State Govt softens its cannabis crackdown

The State Government has backed down on one of the most contentious elements of its “war against drugs”, dropping proposed jail terms for cannabis possession.

Jul 20, 2018, updated Jul 20, 2018
Attorney-General Vickie Chapman has abandoned her move to introduce jail terms for cannabis possession. Photo: AAP/David Mariuz

Attorney-General Vickie Chapman has abandoned her move to introduce jail terms for cannabis possession. Photo: AAP/David Mariuz

Before the election, the Liberals promised to increase penalties for drug offences, including quadrupling the fine for cannabis possession from $500 to $2000. It also promised a review of all penalties under the Controlled Substances Act – a policy which led to the new Government introducing draft legislation last month.

The proposed amendments would have increased penalties for cannabis possession, including introducing a maximum sentence of two years’ imprisonment.

InDaily can reveal that Cabinet decided this week to drop jail terms for cannabis possession from the Bill, in response to widespread opposition and the likelihood that it would have faced a difficult path through Parliament.

Attorney-General Vickie Chapman said today the decision to remove imprisonment from the Bill was a “direct response to community concerns raised over recent weeks, and concerns from other Members of Parliament in both houses”.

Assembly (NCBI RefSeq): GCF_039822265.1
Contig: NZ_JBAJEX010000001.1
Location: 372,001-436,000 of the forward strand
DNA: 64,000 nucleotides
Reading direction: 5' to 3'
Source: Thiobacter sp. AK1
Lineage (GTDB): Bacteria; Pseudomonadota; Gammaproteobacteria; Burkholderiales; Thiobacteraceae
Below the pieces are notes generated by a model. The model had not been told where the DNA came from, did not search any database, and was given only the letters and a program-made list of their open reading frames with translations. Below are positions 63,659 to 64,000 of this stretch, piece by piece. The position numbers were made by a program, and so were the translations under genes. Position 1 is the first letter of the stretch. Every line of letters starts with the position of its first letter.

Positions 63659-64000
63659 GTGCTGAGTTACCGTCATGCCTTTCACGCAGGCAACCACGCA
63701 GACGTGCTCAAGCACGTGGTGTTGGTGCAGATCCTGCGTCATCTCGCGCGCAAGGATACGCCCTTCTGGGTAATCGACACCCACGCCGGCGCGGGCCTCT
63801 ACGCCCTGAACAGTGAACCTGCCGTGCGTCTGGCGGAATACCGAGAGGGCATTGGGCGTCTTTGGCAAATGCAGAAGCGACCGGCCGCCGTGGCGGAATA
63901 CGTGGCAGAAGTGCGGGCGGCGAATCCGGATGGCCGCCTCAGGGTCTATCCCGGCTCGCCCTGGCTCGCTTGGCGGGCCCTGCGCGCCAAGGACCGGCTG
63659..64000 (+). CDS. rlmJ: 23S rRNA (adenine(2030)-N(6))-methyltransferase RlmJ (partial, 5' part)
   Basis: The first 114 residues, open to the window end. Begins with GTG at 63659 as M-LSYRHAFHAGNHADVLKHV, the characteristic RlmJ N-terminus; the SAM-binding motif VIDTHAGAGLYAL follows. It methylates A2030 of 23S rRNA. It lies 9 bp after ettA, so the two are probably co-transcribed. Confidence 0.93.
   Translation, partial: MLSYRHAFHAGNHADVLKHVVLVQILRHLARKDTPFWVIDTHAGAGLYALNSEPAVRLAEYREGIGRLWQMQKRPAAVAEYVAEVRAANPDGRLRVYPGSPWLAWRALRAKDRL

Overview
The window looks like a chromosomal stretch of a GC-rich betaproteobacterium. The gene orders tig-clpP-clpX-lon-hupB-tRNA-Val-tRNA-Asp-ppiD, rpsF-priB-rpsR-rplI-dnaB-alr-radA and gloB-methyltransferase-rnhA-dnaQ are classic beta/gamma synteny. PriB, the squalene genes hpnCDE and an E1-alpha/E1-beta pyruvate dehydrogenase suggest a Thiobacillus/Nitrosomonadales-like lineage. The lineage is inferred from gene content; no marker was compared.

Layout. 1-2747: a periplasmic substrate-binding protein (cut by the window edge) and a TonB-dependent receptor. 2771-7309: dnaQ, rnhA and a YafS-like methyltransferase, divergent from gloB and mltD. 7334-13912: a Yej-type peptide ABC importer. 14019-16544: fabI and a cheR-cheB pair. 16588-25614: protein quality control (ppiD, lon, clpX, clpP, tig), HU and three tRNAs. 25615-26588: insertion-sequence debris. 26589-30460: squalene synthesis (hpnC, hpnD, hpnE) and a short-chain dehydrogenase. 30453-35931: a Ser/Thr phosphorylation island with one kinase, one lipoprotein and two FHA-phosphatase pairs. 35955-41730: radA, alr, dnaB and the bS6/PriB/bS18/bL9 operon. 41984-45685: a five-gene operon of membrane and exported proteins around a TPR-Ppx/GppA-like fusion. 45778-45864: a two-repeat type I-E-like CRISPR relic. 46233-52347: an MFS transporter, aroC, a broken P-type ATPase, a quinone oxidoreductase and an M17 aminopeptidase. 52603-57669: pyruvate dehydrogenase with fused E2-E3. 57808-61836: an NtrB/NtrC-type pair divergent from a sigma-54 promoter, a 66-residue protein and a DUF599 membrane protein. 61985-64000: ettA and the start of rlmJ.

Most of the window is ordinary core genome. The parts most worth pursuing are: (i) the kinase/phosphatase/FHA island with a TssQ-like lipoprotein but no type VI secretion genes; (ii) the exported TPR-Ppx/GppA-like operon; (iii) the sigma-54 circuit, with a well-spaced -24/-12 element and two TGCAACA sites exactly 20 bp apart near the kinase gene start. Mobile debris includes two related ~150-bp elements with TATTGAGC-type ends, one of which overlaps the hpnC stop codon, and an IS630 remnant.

“When developing these changes, our intent was to align with the recommendations of the Deputy State Coroner in his inquest into the tragic death of Lewis McPherson, by increasing cannabis penalties to match other drugs,” Chapman said.

“However, based on the feedback we have received since these changes were introduced, it is clear that this is not in line with the views of a significant portion of the community.

“We have listened to the community and our colleagues and are removing the proposed penalty of imprisonment for these simple cannabis offences.”

The move, she said, is also designed to ensure a swift passage of the Bill through Parliament, to “ensure the other key aspects are operational to be able to target high-end commercial producers and sellers, and organised crime syndicates”.

Chapman said other measures to strengthen drug laws would remain in the Bill, including increasing fines for cannabis possession to $2000, limiting drug diversions, and increasing penalties for serious offenders.

Labor had argued that a jail term for cannabis possession was a disproportionate punishment, especially for young offenders.

The Law Society has raised serious issues with the Bill, including the proposal to introduce jail terms for cannabis possession.

In its submission to the Government on the proposed changes, it says “insufficient evidence-based justification has been provided for increasing penalties or limiting drug diversions. The Bill, in our view, fails to sufficiently recognise that drug addiction is a health issue rather than a criminal justice issue”.

Acting Shadow Attorney-General Susan Close described Chapman’s announcement as a “humiliating backflip”.

“It is clear she has been rolled by her Cabinet in the face of public backlash against this change,” Close said.

“Now, after being forced into dropping the penalty of prison time for cannabis possession, Ms Chapman quietly announces it on a Friday afternoon.

“Labor supports increasing penalties for drug trafficking and manufacturing, but facing jail time for a first time cannabis possession offence is disproportionate.”

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